- Staying up-to-date with medical billing regulations, best practices, and trends
The learning curve for any one of these areas can be steep—and if you have questions, you won’t have a dedicated expert to guide you.
Even if you have the skills, do you have the time? Mental health billing requires approximately 10 work hours for every 40 hours spent treating patients. That means a practice of four full-time practitioners would need at least one staff member devoted solely to billing. Practitioners who work independently must fit their billing work around their time with clients, which may force them to either reduce their roster or put in overtime each week.
Finally, one major problem of in-house EHR billing is that you don’t know what you don’t know. Unless you have experience or training in this field, you may not anticipate and prepare for challenges that could affect your revenue.
Outsourced Billing for Behavioral Health Practices: Pros
Given the difficulties associated with in-house billing, many practices and providers choose to outsource these tasks. When done through a reputable and skilled third-party service, this can bring numerous benefits.
First, it gives you back your time. Your hired service will not only take on the tasks of filing claims, they will negotiate with payers regarding rejected claims, something that can eat up hours of time. Professional billers know how to make this process go faster.
Second, third-party services can actually make you more money in the long run—yes, even after their fee. Experienced billers and coders know how to code properly for every service delivered at a clinical encounter. Considering the number of patients the average behavioral health practice treats per week, even small increases in payment for individual sessions can add up fast.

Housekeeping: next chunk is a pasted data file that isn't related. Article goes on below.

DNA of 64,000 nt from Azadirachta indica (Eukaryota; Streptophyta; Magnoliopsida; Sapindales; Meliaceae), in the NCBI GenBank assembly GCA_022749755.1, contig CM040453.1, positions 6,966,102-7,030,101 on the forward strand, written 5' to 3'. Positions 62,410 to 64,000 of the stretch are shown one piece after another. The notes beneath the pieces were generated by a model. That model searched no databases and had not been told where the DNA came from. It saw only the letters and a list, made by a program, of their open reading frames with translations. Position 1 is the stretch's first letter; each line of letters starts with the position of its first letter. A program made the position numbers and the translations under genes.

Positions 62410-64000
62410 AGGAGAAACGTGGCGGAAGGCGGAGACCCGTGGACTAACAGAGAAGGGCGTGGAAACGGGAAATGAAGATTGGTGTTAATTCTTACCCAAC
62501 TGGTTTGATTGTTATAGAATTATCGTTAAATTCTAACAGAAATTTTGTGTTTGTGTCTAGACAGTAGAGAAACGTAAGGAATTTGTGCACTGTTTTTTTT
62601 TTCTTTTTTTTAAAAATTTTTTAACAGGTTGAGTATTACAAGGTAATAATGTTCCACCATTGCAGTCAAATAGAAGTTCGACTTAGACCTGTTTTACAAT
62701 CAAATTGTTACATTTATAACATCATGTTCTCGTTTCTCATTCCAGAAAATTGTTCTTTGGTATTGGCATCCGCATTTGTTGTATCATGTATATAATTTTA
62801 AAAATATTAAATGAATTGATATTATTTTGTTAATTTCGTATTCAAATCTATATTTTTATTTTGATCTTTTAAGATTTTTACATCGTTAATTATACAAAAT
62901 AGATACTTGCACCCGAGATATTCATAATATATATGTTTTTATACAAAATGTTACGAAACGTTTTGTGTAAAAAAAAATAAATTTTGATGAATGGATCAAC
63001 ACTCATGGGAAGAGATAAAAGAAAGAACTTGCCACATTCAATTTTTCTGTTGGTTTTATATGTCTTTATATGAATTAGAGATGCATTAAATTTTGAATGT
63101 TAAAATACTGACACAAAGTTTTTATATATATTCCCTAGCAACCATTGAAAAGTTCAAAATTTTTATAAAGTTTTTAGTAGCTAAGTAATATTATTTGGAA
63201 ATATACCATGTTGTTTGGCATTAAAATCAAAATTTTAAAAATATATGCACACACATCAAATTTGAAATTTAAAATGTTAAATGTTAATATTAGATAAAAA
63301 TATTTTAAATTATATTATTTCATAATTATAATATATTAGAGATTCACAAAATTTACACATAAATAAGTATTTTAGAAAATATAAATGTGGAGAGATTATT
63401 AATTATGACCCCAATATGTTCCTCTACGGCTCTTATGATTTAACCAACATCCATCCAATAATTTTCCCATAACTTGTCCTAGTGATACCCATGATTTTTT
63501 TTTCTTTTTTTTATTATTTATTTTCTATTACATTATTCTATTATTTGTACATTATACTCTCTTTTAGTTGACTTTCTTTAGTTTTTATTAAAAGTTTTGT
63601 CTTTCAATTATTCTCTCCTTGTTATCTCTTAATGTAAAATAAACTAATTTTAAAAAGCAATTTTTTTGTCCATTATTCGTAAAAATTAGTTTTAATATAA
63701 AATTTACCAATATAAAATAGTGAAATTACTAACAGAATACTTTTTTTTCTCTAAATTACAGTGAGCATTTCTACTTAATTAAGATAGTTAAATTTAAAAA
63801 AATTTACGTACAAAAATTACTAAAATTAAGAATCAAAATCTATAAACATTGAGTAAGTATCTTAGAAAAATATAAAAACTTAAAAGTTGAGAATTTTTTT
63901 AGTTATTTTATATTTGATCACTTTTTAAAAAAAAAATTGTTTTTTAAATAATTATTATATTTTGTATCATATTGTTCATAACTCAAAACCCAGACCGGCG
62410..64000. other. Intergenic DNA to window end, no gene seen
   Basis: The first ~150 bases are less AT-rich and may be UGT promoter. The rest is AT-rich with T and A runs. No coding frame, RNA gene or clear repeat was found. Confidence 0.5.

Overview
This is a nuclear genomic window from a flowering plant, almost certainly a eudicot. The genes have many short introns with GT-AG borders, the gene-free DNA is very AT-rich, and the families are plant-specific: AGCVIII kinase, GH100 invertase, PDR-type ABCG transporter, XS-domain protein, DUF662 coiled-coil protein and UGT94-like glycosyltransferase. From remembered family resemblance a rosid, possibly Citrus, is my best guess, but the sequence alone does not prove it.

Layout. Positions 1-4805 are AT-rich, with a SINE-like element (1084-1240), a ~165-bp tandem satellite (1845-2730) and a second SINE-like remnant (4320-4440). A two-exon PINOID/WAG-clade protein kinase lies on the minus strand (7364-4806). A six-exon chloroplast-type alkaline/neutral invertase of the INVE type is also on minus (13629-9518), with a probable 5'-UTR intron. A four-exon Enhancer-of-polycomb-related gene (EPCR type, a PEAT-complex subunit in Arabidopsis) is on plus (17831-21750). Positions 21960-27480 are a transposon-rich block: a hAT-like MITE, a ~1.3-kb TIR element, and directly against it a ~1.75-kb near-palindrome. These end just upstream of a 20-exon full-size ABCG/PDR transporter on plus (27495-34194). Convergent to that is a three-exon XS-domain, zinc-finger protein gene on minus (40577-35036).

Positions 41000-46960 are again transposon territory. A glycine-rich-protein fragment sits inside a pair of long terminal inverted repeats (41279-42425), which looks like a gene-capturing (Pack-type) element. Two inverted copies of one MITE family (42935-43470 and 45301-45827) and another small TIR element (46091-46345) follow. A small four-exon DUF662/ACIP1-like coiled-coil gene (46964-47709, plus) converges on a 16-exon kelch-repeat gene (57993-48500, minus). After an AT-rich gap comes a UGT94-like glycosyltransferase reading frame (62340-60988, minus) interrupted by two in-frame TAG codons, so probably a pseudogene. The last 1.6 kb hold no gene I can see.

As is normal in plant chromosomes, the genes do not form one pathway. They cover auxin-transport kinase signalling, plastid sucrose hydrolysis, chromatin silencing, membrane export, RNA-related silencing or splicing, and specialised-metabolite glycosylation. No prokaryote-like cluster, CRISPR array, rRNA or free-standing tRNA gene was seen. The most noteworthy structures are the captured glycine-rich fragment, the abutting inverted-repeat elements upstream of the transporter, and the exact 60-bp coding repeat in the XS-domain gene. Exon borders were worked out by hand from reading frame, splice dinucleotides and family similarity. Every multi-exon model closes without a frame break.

Professional billers can also help you stay organized and make deadlines. If you or your in-house team struggle to submit or follow up with claims on time, handing it off to a competent third party can solve the problem. This is especially true for busy practitioners who simply don’t have time to pursue every claims denial.
Outsourced Billing: Cons
Outsourced mental health billing does have some drawbacks. For one thing, many companies that provide this service have high employee turnover. You may not have one consistent representative working with your account over a long period of time. If it’s important to you to build an ongoing relationship with a billing expert who knows your company well, you’ll have to vet any third-party services carefully for turnover rates.